How The Technology Used To Make Jon Favreau's 'The Lion King' Could Change Entertainment As We Know It

Back in 2017, I caught a glimpse of the future.

During a visit to the set of Jon Favreau's The Lion King, we got a look at the technology the director and his team used to create the film's locations in virtual reality. Using a video game engine called Unity, all of the movie's sets were built as explorable environments that can be visited and scouted by simply donning a virtual reality headset. You can be standing in a sound stage in Playa Vista, California at 9am, and then, five seconds later, be looking around the African plains as the sun sets in the distance.

During our set visit interviews, some of The Lion King's primary crew members shared their observations and insights about what other kinds of movies could be made with this technology and how it might change the way we think about entertainment moving forward. Remaking classic films is just the beginning – this could be a stepping stone to an entirely new form of experiential entertainment.

What Other Kinds of Movies This Technology Allows You To Make

Rob Legato, the Oscar-winning visual effects supervisor who worked on James Cameron's Avatar and previously collaborated with Favreau on The Jungle Book, says that this Unity/VR workflow could result in filmmakers doing the unthinkable: remaking classic movies that were previously thought to be untouchable.

"You can make The Godfather again. You could make a David Lean movie again and not look like a Marvel movie extravaganza that you don't believe it. It's cool and all that stuff and I'm a sort of a purist about it – when you see David Lean films, there's something about Bridge on the River Kwai, something about Lawrence of Arabia, something about the frame and the discipline and the art of it that [showing] 5,000 people having a battle doesn't really give me. It feels artificial. It feels like there's no soul to it...CG has like a bad connotation when somebody talks about it because it's like, 'Well, I don't want my movie to look like CG.' ... If it doesn't look like CG and you could create that and have the discipline to not make it perfect, you could make any film realistically."

The idea of purposefully not making a shot look perfect was one that Favreau also focused on during our conversation with him, and it's clear these guys were chasing a visual style that approximates realism by incorporating human error into the equation in slight, almost imperceptible ways. In other words, technological advancements can make things look too good – so much so that it sets off internal alarm bells to audiences that we're not actually seeing something real. By having the discipline to override that desire for perfection, it can restore a human touch to a project...even one filmed entirely in a virtual world.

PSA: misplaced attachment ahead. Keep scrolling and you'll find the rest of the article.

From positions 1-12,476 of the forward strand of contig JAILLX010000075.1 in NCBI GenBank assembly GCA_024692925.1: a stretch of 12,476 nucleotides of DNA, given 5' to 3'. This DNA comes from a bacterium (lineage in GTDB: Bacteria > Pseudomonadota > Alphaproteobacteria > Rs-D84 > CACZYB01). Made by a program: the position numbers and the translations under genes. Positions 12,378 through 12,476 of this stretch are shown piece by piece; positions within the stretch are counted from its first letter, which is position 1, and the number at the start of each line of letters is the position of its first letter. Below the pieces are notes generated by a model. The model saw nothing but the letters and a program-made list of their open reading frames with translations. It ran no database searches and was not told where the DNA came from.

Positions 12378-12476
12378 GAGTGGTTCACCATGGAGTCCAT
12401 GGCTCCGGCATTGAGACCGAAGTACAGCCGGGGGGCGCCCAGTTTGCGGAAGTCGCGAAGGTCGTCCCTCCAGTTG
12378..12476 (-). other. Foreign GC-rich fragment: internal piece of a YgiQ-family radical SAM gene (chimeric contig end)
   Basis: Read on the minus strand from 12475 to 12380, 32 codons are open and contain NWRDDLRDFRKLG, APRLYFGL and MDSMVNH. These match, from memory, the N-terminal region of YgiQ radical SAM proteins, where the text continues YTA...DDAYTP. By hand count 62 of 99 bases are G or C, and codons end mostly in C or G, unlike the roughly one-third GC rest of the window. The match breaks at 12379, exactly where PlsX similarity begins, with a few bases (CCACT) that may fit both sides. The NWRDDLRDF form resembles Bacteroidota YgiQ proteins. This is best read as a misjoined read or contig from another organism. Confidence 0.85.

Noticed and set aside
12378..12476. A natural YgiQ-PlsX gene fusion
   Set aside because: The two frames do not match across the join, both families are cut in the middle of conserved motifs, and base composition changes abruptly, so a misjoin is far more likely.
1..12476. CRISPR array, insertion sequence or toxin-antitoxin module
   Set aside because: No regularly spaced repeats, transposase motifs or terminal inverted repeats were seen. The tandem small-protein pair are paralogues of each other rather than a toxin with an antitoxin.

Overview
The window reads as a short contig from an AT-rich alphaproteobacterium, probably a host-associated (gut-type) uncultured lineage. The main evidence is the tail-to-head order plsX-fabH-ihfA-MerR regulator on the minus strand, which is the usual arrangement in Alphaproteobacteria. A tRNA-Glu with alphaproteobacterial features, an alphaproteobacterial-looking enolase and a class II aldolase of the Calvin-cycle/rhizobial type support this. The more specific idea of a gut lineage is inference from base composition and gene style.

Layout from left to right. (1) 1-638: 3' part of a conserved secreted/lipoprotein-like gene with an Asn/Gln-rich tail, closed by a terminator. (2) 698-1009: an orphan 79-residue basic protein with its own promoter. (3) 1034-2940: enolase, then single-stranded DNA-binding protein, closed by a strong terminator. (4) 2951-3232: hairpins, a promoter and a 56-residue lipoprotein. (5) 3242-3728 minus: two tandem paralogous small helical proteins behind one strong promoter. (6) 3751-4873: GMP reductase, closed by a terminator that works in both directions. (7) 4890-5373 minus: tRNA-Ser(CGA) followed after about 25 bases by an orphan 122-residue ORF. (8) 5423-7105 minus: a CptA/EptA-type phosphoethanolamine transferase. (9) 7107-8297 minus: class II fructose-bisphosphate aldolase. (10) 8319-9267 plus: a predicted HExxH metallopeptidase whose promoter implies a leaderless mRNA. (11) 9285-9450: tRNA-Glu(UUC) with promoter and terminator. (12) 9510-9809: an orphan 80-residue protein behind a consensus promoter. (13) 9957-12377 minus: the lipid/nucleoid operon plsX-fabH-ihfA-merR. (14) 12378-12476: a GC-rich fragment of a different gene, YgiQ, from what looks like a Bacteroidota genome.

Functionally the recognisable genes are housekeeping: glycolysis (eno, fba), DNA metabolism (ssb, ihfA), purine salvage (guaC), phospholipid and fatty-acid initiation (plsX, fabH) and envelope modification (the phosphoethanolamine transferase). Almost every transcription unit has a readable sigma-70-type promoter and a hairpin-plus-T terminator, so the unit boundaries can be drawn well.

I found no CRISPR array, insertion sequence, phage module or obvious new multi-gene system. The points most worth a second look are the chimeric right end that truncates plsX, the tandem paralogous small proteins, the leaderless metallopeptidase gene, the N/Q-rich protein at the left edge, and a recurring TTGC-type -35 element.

Legato went on to describe some more practical applications of adopting the Unity/VR technology. 

"With the actors, you only have them for two weeks. If you have an actor for two weeks and you really want them to be in your movie and half the time is taken traveling from one location to another just to get them in the location that you like or do it artificially on blue screen, you won't do it. But now you could. Now you can have an actor play a younger person and it's starting to become easier and easier to do all those things. There's a thing called Hollow Capture now. Instead of doing a motion capture thing, have somebody in a stage much like ours and photograph them from all angles. Light them the way you like them, and now they're in the computer. Now you can put any camera move you want and you can put them into a realistic-looking background. So all of a sudden you can make films that – you need the scope of it, the reason of doing it – but the ease of operations of doing it, that could put somebody on the same day they could be in Paris and the same day they could be in New York and the same day could be in Hong Kong. They could be anywhere to help me tell my story, and you don't give it away.